Yesterday, 3rd July, was the 33rd anniversary of my ordination as deacon. Let me tell you a bit of the story behind that.
I was selected to train for the Church’s ministry back in the early 1980s, in the days before women could be ordained at all. The decision to ordain women as deacons (although not yet as priests) was taken during my time at theological college and I was in fact to spend six years as a deacon before it was finally made possible for women to be priested. At the time, that prolonged period of diaconal (deacon’s) ministry felt immensely frustrating for women such as myself. And yet, these days, I look back on those six years as both a gift and a blessing, for the following reason.
Many of the male students who trained alongside us, all those years ago, regarded their deacon’s year (before they were then priested) as a rather tedious but necessary period of probation that had to be endured before they could finally get stuck into what they regarded as the real business of ministry, which was priesthood.
For women like myself that was simply never an option: because we knew that it was entirely possible that we would spend the whole of our ministerial lives as deacons. So, during those years we were able to explore the full meaning, the true depths, and the profound and unique gifts that characterise diaconal ministry. And, as a result, I now understand very clearly why it is that the diaconate both is, and remains, the foundation, the core, and the beating heart of all ordained ministry. All of us who are ordained, whether we are priests, bishops, or archbishops – remain also deacons. And that is immensely important.
Because the ministry of deacons is supremely the ministry of God’s love: indeed, the ordination service describes deacons as ‘agents of God’s purposes of love’. Deacons are called to make the love of God visible, through the ministry of servanthood. It is the ministry that Jesus himself exemplified when he knelt at the feet of his disciples and washed them. It is the ministry of service to God’s people. And the deacon’s ministry is like that because the love of Christ is like that.
When I think back to myself as a newly ordained deacon, I can’t help feeling that I know far less today about ministry than I thought I knew all those years ago. I would say instead, however, that I know a small number of things in much, much greater depth. And, paradoxically, I have found that the more deeply I engage with the challenges and complexities of modern life, the simpler my faith has become: simple, not because it is naïve, but rather because it has been stripped down to its most basic essentials. Long ago I ceased trying to enter dark and difficult places confident that I had all the answers. These days I go there simply with the love of God in my heart. And there is something profoundly diaconal about that.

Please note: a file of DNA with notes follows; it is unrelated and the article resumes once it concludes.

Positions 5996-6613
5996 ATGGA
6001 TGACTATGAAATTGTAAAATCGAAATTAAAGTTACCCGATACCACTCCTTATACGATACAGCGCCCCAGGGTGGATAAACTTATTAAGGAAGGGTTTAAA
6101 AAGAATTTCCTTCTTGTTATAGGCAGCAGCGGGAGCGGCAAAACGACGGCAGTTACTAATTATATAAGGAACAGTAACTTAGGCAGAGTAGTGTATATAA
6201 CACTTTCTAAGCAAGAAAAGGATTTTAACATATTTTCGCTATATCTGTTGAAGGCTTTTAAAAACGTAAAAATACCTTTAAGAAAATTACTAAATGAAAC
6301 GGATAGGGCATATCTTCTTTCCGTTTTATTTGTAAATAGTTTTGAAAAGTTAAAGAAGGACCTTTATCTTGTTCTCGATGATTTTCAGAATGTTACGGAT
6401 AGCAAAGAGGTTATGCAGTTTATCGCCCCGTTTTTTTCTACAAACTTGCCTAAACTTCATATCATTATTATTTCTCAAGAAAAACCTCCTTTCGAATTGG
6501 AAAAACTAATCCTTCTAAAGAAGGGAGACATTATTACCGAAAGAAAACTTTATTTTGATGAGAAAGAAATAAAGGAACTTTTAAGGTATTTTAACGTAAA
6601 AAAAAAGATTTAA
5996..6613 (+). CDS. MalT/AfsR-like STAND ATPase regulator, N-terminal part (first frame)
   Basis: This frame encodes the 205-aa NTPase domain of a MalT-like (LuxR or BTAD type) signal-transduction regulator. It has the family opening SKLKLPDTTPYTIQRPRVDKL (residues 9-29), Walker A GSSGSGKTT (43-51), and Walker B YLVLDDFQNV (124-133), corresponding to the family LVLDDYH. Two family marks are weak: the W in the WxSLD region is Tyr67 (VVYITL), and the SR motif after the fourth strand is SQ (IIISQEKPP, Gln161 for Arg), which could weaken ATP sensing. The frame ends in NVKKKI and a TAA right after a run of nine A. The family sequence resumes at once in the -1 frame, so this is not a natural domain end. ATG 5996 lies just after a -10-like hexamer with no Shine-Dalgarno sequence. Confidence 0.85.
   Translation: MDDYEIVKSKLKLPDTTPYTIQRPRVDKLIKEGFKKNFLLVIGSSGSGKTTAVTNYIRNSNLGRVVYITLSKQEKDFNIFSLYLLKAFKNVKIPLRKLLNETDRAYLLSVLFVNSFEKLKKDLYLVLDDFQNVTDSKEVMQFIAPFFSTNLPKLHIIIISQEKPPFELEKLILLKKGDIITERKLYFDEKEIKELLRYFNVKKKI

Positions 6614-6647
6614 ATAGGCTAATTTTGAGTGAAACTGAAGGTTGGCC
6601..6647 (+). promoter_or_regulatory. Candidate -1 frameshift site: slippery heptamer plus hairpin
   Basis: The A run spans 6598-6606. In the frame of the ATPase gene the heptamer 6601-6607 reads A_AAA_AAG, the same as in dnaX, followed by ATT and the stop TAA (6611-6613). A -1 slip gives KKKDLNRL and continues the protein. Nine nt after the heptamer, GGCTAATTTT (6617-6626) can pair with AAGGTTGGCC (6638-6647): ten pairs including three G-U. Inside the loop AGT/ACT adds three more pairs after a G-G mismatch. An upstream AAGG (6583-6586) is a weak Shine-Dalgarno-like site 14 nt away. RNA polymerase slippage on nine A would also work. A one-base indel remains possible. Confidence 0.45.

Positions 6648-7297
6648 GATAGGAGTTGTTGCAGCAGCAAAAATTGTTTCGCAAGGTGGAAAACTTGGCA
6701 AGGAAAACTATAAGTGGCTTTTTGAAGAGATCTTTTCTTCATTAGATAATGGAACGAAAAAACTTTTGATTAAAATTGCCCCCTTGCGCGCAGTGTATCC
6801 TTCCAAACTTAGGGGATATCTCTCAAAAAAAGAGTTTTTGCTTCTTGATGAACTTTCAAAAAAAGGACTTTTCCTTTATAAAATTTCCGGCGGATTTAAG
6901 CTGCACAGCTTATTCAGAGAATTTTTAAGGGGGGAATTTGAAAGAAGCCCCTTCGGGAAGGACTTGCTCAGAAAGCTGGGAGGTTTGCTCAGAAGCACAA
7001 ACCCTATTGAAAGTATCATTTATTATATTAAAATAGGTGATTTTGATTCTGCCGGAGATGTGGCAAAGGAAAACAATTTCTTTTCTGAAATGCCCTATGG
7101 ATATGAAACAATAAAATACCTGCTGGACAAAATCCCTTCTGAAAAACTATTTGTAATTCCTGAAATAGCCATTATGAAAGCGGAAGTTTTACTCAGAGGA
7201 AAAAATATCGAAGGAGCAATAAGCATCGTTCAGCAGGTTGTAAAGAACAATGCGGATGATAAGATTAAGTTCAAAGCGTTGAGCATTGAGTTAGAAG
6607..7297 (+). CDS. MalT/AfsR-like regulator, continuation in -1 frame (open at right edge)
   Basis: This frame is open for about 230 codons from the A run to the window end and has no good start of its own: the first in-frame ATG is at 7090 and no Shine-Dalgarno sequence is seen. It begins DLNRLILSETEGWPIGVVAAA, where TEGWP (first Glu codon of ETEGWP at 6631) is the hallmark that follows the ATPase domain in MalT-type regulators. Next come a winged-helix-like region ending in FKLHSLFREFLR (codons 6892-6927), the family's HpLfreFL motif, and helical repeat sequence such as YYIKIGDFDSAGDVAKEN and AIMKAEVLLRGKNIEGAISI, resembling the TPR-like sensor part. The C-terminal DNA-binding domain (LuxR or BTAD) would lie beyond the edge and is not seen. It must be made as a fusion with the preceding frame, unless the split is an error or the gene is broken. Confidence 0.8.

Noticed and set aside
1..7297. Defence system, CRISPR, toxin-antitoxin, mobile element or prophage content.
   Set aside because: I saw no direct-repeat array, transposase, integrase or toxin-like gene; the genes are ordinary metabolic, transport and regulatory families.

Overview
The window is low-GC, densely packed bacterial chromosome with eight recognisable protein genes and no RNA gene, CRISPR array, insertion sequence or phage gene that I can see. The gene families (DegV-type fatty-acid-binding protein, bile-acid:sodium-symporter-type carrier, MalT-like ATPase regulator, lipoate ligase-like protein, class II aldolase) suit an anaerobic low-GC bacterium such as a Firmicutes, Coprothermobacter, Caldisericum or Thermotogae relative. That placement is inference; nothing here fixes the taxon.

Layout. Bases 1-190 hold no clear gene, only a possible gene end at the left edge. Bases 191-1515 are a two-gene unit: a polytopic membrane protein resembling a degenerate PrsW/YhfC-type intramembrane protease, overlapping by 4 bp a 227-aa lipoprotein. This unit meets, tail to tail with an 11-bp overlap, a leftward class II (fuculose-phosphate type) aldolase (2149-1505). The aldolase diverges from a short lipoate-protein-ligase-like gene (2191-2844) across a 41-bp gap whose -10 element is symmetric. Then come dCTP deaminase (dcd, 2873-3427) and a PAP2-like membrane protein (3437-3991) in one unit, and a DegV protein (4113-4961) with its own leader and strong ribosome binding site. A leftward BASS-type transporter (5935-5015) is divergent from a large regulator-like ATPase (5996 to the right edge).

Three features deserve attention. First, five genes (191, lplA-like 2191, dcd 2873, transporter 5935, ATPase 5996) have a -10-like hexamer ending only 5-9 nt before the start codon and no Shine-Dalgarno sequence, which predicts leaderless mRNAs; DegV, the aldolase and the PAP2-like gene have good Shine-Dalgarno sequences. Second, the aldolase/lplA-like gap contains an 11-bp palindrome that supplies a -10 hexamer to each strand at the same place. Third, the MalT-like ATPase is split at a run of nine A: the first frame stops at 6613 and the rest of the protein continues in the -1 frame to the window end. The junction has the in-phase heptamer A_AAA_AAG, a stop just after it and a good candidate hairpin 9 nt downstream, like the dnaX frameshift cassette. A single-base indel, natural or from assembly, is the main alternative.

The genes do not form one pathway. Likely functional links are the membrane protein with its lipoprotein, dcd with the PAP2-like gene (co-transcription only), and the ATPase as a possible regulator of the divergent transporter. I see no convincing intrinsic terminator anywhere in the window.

Because it is love that transforms. It is love that heals. It is love that makes new. It is love that creates light. It is love that brings hope. And that is true for all of us, whatever our role in life; whatever form our Christian calling happens to take – lay or ordained.
Our world has never felt more fragile; our future has never been more uncertain. So much that we had come to assume was simply the way things are, has turned out to be both transient and unstable. We have seen where the world’s way of doing things has led us – and we have yet to begin to see its full consequences for our economy, for our society, for the nations of the world, and for our precious, vulnerable planet.
In a situation such as this, if there is hope that is meaningful it can only lie in a new and different way of living. It can only be a way of life that has self-giving love somewhere at its very heart. And loving is always costly, because alongside its joys, love also makes us vulnerable – to pain, and loss, and disappointment and rejection.
Many theological students of my own generation were profoundly shaped by a book published in the late 1970s, by the Anglican priest and theologian, W.H. Vanstone. I have no idea whether ordinands still read him these days, but my own discipleship and understanding of ministry have been massively informed by his wisdom and insight. Vanstone’s book, Love’s Endeavour, Love’s Expense, concludes with a poem, which has since been turned into the words of a hymn, which I shall close by reading to you.
It begins by describing the wonders of God’s many and abundant gifts, so clearly visible in the world around us. And alongside them, the costly love that is so often hidden from view. For me it encapsulates the essence of that love that it is every deacon’s privilege to manifest to the people deacons are called to serve. But it also encapsulates what must surely lie at the very heart of all discipleship:
Morning glory, starlit sky,
Soaring music, scholars’ truth
Flight of swallows, autumn leaves,
Memory’s treasure, grace of youth.
Open are the gifts of God,
Gifts of love to mind and sense;
Hidden is love’s agony,
Love’s endeavour, love’s expense.
Love that gives, gives ever more,
Gives with zeal, with eager hands,
Spares not, keeps not, all outpours,
Ventures all, its all expends.
Drained is love in making full;
Bound in setting others free;
Poor in making many rich;
Weak in giving power to be.
Therefore He who shows us God
Helpless hangs upon the tree,
and the nails and crown of thorns
Tell of what God’s love must be.
Here is God, no monarch he
Throned in easy state to reign;
Here is God, whose arms of love
Aching, spent, the world sustain.